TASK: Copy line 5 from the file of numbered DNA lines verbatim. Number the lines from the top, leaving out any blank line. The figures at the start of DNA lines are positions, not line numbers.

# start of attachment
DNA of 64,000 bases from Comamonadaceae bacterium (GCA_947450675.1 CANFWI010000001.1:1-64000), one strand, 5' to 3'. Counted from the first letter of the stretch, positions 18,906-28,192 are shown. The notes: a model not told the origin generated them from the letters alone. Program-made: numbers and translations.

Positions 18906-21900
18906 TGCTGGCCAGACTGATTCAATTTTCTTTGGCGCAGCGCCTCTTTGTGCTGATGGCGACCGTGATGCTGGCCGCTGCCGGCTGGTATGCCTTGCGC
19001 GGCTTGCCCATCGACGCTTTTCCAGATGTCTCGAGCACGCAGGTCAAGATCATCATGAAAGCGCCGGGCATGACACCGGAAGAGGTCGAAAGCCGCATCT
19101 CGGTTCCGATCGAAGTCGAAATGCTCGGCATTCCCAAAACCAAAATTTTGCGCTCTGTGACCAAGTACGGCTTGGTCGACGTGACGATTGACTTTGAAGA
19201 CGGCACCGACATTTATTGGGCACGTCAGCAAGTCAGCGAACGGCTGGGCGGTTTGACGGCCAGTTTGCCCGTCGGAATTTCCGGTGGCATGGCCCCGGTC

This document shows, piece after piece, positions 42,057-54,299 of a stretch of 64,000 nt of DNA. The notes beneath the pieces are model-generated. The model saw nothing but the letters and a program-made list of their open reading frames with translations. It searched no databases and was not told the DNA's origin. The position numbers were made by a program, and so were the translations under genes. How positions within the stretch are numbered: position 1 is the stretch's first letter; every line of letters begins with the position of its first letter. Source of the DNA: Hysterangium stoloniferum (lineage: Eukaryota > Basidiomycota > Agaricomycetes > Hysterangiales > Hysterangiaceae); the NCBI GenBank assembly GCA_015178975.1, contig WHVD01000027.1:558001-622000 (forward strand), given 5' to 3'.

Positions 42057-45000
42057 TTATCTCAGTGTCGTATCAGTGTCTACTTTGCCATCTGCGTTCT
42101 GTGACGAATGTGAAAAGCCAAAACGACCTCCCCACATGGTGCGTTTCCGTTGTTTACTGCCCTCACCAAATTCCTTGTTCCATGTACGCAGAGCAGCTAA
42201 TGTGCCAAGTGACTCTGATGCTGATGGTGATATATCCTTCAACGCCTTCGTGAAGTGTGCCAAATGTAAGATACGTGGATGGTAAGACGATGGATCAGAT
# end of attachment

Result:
19101 CGGTTCCGATCGAAGTCGAAATGCTCGGCATTCCCAAAACCAAAATTTTGCGCTCTGTGACCAAGTACGGCTTGGTCGACGTGACGATTGACTTTGAAGA